Trending Topics

Condemned Tenn. inmate’s supporters seek clemency

The support on behalf of Abu-Ali Abdur’Rahman comes amid uncertainty that his death penalty sentence will be upheld


Supporters of Tennessee death row inmate Abu-Ali Abdur’Rahman are kicking off a clemency campaign amid uncertainty over whether his death sentence will be upheld.

Photo/Mark Humphrey/AP

Travis Loller
Associated Press

NASHVILLE, Tenn. — Supporters of Tennessee death row inmate Abu-Ali Abdur’Rahman kicked off a clemency campaign on Tuesday amid uncertainty over whether his death sentence will be upheld.

Abdur’Rahman was sentenced to die in 1987 for the murder of Patrick Daniels, who was stabbed to death. Norma Jean Norman was also stabbed but survived.

In August, after 32 years on death row and with Abdur’Rahman’s execution date approaching, Nashville’s district attorney agreed to convert the death sentence to life in prison. The agreement came after the inmate, who is black, raised claims that black potential jurors were excluded from the jury pool at his trial.

Less than a month later, Tennessee’s attorney general appealed the agreement. Since both the attorney general and the district attorney represent the State of Tennessee, Abdur’Rahman’s defense attorneys cried foul, arguing that Attorney General Herbert Slatery lacks the power to challenge an agreement with another prosecutor.

While they wait for the courts to resolve the issue, Abdur’Rahman’s supporters must prepare for the possibility that his death sentence will be upheld. He’s currently scheduled to be executed April 16.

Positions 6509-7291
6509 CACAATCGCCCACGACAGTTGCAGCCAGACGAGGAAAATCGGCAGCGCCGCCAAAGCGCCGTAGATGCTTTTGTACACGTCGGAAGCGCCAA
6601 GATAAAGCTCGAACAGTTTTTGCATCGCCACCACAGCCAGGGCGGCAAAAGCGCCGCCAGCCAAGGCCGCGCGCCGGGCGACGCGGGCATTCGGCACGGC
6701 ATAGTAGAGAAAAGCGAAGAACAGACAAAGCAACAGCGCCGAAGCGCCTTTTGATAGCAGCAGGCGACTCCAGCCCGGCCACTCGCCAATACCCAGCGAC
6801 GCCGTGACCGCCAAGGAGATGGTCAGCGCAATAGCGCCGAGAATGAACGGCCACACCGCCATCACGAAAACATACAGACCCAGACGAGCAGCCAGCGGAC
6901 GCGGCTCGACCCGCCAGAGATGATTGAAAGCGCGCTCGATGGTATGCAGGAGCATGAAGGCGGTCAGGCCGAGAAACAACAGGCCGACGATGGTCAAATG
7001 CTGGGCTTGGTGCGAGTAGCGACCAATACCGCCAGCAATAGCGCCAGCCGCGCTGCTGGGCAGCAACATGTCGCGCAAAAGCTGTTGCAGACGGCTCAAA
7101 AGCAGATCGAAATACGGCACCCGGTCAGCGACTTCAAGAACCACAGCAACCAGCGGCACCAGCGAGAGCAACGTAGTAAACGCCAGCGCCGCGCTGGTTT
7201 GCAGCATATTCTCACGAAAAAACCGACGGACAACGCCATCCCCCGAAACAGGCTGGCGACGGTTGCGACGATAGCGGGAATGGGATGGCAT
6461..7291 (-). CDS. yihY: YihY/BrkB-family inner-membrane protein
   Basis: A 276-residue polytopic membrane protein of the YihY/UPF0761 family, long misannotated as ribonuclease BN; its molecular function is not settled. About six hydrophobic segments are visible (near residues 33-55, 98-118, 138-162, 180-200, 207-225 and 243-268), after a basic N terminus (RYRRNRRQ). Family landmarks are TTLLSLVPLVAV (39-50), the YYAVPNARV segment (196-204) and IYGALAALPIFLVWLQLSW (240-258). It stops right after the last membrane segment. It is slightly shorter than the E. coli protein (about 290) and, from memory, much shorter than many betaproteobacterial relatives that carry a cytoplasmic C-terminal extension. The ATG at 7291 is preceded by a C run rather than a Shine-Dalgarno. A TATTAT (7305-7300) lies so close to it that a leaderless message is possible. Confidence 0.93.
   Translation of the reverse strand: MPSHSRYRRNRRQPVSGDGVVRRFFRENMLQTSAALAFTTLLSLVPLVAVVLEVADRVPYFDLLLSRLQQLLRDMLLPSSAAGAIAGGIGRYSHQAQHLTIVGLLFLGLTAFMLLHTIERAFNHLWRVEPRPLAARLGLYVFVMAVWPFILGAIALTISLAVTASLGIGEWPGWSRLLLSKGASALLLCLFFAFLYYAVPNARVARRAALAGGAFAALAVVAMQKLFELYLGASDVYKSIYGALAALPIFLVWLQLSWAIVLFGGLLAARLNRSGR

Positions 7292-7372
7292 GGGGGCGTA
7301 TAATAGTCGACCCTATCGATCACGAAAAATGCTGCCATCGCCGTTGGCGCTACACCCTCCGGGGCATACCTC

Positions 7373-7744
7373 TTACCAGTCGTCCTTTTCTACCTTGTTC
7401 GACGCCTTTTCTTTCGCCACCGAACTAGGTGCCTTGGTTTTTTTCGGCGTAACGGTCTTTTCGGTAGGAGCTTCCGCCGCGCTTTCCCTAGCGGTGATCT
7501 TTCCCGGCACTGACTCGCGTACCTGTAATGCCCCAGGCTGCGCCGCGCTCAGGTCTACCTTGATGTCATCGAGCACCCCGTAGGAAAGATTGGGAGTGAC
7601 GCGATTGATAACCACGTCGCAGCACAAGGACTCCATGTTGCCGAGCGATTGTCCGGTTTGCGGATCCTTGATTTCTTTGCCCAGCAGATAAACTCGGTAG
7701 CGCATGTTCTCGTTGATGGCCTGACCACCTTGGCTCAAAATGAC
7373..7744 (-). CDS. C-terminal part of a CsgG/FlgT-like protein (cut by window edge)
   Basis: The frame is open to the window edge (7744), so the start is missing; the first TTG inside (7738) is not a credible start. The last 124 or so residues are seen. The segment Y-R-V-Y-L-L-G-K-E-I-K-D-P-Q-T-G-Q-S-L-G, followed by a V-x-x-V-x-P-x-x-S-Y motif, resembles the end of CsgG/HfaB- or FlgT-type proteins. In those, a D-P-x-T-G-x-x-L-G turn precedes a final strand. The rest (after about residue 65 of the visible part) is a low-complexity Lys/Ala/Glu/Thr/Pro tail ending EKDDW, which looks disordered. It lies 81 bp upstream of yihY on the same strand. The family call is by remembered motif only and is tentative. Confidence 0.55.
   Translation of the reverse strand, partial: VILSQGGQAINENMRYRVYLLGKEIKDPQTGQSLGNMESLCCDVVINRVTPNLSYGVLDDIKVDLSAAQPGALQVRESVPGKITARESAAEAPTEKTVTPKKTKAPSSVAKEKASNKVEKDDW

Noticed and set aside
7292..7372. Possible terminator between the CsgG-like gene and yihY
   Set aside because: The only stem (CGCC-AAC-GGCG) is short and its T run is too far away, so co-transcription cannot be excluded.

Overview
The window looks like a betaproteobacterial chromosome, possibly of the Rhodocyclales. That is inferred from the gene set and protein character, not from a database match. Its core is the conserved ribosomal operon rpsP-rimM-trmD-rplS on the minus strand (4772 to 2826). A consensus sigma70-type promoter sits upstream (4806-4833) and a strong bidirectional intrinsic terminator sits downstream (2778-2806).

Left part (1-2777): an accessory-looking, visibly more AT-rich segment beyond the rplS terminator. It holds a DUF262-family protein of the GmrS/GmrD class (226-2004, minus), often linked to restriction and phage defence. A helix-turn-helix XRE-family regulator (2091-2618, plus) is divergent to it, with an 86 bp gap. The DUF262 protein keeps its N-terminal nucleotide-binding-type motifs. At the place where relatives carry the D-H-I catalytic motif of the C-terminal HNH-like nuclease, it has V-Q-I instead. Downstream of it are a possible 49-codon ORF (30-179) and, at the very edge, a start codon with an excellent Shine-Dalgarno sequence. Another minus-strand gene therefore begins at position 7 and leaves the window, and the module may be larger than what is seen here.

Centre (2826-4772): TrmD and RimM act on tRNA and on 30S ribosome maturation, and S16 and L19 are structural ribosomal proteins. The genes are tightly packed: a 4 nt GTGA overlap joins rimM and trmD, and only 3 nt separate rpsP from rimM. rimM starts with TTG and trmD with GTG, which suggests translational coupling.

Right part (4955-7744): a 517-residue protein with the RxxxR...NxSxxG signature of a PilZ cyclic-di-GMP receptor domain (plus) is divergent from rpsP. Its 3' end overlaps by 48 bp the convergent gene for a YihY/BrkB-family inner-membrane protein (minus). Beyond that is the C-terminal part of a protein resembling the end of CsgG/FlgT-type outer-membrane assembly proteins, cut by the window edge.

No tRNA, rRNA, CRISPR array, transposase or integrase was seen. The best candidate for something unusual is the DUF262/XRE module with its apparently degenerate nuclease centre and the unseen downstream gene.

Speakers at a “ Justice for Abu ” event at American Baptist College in Nashville on Tuesday included several people who have visited the inmate for years. They said he’s not the same man who went to prison three decades ago.

They spoke about his work over many years to recover from the physical and sexual abuse he suffered as a child and young man and become a peacemaker within the prison. That work included earning a state certification as a mediator.

Ed Miller, an attorney involved in prison ministry through Nashville’s Christ Church Cathedral said that meeting Abdur’Rahman changed his life. He refers to the prisoner as a brother and believes that if Abdur’Rahman had had a better defense attorney he would never have been sentenced to death.

Linda Manning, who is a psychologist as well as Abdur’Rahman’s spiritual adviser, said, “He has turned the horrors of his past into a passionate mission, working to prevent violence and promote healing.”